In Honor of Alzheimer’s Disease Awareness Month: “Ann’s Zest Ends”

Grandma Ann

Grandma Ann

Dear SJF Communications Blog Followers and Visitors,

 I wrote the poem “Ann’s Zest Ends” one evening in 1991, shortly after seeing the highly acclaimed film “Awakenings”  with my husband. During the movie, which starred the late (and great) Robin Williams and Robert DeNiro, I was in tears. It dawned on me why I was so sad. A female character in the film (“Lucy Fishman”,  played by the phenomenal actress Alice Drummond , reminded me so much of my Maternal Grandmother (kindred spirit and soulmate), Ann, who suffered from early-onset Alzheimer’s Disease, was unfortunately institutionalized and died prematurely at age 60 in 1971. “Awakenings” had awakened many memories from when I was age 8-14, with such a warm, wonderful, zany and fun Grandma experiencing her devastating premature demise, before us and before her time. There were no day care facilities back then. It was a very tough time for our family. I “grew up” early because of this experience. I know I was called to the nursing profession as a result of this.

To make a long story short, one evening after being immersed in thought  from seeing “Awakenings”,  I couldn’t get to sleep. My husband was away on a business trip. I tried all my usual methods to relax and fall asleep, but simply couldn’t. All of a sudden, I grabbed the  beautiful, then “blank”  journal that my husband had given me as a gift.  I thought deeply about Ann and reminisced. “Ann’s Zest Ends” simply and mysteriously appeared on the written page. It was chronological, it rhymed and it even reflected how I felt 20 years after her death. It was a surreal experience, because I didn’t have an intention to write. It simply “poured out”. I was crying and smiling, and nodding and acknowledging, remembering good times as well as sad times…I was amazed at the cathartic nature of writing about my loss of Grandma Ann, 20 years later.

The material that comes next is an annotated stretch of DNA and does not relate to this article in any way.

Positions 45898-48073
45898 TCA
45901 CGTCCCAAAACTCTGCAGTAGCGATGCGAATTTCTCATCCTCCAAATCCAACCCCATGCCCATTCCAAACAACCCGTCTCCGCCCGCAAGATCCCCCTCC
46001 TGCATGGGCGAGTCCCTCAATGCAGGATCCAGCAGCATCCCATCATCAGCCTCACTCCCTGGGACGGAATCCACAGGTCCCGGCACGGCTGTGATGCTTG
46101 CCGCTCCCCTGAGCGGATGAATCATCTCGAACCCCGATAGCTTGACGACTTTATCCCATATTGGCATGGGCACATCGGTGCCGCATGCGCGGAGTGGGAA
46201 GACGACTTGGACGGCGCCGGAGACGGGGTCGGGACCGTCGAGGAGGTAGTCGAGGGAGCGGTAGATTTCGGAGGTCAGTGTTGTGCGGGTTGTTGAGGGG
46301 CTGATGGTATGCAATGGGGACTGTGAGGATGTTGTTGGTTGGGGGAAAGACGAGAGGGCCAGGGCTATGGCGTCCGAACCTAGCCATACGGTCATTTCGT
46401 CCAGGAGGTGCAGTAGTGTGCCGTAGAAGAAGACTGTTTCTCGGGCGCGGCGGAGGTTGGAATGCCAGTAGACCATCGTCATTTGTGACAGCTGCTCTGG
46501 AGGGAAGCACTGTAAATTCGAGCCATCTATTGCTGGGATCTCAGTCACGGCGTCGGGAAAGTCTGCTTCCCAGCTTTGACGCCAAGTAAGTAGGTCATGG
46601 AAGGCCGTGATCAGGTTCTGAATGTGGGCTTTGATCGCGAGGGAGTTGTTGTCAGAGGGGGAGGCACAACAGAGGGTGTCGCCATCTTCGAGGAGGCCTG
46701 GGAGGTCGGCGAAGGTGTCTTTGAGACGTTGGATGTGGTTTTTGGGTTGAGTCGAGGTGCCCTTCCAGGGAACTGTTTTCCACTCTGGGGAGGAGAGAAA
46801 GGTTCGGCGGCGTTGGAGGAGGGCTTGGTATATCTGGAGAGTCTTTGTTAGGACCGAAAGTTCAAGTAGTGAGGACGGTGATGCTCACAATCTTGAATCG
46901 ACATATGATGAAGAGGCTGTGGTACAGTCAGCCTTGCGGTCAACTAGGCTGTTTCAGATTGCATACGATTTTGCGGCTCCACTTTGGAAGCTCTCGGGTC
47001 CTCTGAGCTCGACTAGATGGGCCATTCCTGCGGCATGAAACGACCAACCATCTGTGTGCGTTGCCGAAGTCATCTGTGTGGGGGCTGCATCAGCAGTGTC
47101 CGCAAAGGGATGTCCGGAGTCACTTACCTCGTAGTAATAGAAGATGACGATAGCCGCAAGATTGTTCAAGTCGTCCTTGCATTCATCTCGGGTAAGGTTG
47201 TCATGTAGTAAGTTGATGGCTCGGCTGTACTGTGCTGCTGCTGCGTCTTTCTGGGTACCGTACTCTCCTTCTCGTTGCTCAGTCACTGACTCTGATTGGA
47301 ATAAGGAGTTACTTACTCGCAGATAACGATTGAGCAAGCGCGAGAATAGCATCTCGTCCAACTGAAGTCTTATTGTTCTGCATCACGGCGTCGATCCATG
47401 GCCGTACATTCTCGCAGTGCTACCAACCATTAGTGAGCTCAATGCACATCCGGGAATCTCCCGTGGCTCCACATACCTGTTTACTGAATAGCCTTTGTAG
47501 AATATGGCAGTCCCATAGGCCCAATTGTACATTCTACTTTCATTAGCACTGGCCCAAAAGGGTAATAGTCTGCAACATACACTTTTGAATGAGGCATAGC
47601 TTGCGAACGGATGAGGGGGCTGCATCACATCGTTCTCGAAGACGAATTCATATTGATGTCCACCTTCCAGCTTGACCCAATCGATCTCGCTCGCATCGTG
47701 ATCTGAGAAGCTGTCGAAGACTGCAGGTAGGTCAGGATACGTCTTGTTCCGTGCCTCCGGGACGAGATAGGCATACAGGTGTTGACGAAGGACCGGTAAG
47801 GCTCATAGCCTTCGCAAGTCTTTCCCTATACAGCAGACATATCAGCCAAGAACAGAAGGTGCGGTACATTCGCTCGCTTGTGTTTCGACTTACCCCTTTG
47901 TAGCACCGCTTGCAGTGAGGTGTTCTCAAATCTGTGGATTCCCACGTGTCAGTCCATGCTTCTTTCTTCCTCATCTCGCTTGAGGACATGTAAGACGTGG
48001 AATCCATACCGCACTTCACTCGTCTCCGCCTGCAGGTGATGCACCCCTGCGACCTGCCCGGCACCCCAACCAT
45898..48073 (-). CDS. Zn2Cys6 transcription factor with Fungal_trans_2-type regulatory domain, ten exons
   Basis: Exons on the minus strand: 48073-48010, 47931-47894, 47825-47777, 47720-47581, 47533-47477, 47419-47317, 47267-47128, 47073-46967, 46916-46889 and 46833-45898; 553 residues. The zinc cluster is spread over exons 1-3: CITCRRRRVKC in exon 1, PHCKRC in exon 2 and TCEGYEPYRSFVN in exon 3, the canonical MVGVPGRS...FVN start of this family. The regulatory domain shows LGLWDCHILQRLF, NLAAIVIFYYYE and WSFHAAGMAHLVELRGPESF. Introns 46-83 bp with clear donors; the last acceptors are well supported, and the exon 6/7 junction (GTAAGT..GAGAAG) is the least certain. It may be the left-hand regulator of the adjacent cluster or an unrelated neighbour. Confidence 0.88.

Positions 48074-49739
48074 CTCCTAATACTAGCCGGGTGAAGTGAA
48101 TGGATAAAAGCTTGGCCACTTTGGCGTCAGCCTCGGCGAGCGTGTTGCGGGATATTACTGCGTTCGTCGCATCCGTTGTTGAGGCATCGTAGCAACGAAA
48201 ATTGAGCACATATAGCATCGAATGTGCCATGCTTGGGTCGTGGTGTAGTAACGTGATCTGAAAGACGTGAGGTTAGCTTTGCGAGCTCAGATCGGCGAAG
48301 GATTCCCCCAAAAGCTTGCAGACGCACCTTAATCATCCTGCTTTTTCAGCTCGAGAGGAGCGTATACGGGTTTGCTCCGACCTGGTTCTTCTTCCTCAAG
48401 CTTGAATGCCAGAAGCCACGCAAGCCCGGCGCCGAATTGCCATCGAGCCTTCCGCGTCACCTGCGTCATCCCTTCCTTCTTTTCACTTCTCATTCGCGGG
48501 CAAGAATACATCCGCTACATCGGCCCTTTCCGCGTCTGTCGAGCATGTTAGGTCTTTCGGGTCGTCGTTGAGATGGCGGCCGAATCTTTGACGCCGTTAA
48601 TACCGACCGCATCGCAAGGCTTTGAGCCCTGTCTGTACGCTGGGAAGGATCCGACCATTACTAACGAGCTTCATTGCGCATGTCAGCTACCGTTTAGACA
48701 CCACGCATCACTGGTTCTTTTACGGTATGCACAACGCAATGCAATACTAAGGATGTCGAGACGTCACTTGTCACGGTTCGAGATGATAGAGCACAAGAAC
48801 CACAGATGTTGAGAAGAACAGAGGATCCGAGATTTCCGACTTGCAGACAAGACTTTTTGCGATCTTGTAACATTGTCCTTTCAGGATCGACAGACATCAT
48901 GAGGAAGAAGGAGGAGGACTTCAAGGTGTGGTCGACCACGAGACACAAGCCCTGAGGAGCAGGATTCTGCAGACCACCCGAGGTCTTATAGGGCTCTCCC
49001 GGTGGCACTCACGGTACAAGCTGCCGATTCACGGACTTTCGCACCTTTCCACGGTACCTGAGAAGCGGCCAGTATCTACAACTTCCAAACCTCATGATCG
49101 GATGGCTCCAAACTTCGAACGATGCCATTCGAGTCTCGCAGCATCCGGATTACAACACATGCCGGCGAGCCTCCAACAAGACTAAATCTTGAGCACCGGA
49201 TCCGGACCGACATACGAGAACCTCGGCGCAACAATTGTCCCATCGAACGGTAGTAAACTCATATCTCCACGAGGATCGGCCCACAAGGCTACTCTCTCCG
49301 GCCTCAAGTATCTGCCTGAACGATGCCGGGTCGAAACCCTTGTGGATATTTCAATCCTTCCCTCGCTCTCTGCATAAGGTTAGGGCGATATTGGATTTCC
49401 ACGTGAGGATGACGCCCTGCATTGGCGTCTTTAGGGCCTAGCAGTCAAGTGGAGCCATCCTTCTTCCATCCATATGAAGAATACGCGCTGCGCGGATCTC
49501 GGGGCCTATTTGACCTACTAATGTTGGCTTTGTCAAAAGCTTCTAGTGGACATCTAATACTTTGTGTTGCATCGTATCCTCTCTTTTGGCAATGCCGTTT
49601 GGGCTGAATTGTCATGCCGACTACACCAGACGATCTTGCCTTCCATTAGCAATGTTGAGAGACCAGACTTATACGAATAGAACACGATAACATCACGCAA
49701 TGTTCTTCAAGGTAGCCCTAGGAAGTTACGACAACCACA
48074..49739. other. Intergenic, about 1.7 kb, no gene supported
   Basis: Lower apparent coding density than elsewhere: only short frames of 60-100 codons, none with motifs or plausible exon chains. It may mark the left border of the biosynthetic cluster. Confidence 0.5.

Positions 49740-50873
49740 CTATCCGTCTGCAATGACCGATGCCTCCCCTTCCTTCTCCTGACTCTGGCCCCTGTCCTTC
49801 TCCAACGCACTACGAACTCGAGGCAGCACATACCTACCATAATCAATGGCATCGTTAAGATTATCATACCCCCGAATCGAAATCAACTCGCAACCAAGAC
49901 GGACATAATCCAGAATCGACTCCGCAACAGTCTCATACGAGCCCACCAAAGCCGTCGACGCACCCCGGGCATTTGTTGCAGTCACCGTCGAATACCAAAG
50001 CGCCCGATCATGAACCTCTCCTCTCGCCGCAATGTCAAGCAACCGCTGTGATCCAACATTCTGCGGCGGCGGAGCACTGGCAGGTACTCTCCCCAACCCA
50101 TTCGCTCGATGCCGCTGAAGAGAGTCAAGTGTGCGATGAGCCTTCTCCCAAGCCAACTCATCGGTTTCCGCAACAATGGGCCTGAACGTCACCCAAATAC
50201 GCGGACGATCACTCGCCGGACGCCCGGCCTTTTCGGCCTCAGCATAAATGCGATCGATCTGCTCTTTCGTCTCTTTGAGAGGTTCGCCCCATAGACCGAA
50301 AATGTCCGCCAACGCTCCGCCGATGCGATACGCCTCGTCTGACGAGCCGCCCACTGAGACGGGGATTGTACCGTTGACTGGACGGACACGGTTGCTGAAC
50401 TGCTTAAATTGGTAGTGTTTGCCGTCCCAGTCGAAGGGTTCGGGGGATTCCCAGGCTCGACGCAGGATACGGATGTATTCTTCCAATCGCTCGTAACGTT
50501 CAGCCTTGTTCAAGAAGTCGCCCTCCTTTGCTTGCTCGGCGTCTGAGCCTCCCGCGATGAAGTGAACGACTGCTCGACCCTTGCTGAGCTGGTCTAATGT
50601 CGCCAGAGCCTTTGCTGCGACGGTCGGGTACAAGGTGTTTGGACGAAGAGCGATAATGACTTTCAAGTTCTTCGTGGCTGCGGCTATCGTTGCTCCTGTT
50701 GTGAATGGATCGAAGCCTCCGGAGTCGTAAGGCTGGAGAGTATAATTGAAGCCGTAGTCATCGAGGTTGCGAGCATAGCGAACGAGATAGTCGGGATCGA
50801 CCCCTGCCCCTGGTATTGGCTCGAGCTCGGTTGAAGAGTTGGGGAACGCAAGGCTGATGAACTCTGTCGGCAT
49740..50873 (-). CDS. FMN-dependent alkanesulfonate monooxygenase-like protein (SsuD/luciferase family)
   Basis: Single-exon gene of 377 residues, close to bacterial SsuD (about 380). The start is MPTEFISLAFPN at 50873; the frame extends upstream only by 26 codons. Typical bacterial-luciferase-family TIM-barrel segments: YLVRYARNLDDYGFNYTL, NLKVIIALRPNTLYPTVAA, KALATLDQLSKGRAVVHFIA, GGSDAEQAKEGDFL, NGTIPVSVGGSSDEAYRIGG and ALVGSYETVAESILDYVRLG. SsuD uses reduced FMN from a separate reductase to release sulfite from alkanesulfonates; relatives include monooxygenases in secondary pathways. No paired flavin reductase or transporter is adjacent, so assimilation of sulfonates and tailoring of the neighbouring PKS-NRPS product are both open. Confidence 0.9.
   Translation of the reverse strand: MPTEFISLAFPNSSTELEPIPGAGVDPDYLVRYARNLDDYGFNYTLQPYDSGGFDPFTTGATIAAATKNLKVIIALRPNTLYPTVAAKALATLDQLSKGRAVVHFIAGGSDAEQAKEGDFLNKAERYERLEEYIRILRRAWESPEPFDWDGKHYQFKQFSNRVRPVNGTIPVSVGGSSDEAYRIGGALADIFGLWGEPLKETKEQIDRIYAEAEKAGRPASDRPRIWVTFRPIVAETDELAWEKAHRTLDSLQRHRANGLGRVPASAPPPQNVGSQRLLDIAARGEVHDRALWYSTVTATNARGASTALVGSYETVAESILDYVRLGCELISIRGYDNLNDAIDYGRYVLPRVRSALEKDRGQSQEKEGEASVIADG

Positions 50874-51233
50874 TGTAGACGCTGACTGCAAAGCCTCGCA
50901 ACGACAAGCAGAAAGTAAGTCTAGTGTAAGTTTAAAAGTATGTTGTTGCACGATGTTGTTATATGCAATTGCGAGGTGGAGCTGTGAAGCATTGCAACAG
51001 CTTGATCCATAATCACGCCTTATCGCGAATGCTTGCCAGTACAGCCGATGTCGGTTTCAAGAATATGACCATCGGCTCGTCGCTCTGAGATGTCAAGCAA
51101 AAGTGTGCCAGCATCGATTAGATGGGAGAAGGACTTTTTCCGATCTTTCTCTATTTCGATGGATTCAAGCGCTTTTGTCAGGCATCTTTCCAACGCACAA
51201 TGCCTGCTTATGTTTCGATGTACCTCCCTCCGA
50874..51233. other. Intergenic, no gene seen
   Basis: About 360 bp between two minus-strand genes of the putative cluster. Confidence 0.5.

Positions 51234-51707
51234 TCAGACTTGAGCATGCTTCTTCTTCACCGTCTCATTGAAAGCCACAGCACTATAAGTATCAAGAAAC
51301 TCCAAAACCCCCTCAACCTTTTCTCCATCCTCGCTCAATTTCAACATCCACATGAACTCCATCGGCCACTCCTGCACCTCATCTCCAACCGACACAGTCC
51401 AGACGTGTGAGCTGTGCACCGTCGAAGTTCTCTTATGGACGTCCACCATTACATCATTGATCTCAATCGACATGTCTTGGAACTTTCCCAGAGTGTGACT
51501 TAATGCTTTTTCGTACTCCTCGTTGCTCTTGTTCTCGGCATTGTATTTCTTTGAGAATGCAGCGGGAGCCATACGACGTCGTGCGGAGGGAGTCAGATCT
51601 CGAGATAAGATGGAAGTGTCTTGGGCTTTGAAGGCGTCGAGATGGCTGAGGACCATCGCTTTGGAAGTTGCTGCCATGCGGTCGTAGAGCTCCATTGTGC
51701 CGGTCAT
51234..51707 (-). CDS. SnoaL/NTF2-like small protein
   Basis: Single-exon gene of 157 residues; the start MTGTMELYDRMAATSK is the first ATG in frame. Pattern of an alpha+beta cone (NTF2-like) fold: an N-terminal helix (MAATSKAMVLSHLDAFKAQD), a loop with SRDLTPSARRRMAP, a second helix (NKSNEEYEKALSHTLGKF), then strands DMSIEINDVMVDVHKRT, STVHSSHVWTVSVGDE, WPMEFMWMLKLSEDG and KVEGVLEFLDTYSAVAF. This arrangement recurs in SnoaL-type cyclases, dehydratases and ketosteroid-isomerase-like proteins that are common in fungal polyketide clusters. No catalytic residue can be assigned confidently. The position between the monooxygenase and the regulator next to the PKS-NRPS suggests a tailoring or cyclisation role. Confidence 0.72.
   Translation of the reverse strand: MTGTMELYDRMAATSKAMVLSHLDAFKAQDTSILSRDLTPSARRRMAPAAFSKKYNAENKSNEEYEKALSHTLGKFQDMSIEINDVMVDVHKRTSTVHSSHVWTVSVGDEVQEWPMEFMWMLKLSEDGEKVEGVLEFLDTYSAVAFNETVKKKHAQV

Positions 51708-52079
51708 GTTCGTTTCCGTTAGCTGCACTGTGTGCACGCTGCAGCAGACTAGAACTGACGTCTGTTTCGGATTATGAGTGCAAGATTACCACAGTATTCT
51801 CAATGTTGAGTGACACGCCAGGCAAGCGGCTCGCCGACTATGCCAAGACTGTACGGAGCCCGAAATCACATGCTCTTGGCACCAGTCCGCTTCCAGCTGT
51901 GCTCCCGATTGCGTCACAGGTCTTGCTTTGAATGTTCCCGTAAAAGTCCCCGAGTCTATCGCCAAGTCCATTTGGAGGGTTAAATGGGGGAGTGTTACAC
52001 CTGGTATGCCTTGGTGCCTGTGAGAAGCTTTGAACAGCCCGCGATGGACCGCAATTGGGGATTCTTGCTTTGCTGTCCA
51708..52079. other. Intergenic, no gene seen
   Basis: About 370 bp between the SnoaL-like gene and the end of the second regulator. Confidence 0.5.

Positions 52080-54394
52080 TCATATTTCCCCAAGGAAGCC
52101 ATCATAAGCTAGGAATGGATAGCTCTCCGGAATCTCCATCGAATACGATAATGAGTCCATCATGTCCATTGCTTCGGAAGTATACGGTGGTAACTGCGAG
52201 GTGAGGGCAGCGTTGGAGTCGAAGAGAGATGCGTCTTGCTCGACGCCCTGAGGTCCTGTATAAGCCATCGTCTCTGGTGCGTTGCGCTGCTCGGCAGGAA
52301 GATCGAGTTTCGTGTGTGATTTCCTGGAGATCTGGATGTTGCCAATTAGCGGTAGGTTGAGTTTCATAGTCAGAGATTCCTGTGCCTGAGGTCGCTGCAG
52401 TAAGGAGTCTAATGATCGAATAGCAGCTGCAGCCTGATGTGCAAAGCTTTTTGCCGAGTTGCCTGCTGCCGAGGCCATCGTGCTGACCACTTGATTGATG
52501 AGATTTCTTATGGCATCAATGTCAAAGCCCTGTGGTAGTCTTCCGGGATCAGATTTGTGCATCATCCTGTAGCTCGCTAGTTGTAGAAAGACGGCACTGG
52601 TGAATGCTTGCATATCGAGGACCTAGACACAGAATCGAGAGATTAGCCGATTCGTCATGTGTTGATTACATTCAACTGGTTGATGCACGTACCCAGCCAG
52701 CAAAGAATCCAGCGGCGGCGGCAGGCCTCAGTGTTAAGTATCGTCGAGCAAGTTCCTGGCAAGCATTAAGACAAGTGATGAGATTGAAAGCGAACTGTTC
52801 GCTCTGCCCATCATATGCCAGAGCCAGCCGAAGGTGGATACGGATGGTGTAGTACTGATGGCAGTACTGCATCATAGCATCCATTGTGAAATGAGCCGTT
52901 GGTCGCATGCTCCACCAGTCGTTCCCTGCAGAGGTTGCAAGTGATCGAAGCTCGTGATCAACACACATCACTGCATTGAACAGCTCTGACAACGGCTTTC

After calling my Mom and reading the poem to her the next morning, Mom encouraged me to “share it with everyone”, so I did. I would recite “Ann’s Zest Ends” at business meetings, to health care audiences, caregiver groups, and to the general public. There was no limit. It was a truly cathartic, therapeutic experience. The response was always responsive and somewhat overwhelming, as someone would always come up to me afterwards and share their story about a loved one. We frequently would need tissues. I soon discovered the tremendous power of poetry as a result of “sharing the caring’ with others. 

“Ann’s Zest Ends” led me to write more poetry “from the heart” which evolved into my book “Poetic Expressions in Nursing…Sharing the Caring” which was published in 1993. That led to my providing many presentations and seminars on the power of poetry in several states and overseas and as a “Distinguished Lecturer” in the International Nursing Honor Society, Sigma Theta Tau. 

I wrote the poem 23 years ago and it still rings true to me, although there are definitely more support groups and possibilities as well as much more research done. This is my tribute to Ann and others with Alzheimer’s, past, present and future and the many devoted caregivers who continue to battle this devastating disease with patience, love and commitment to their loved ones.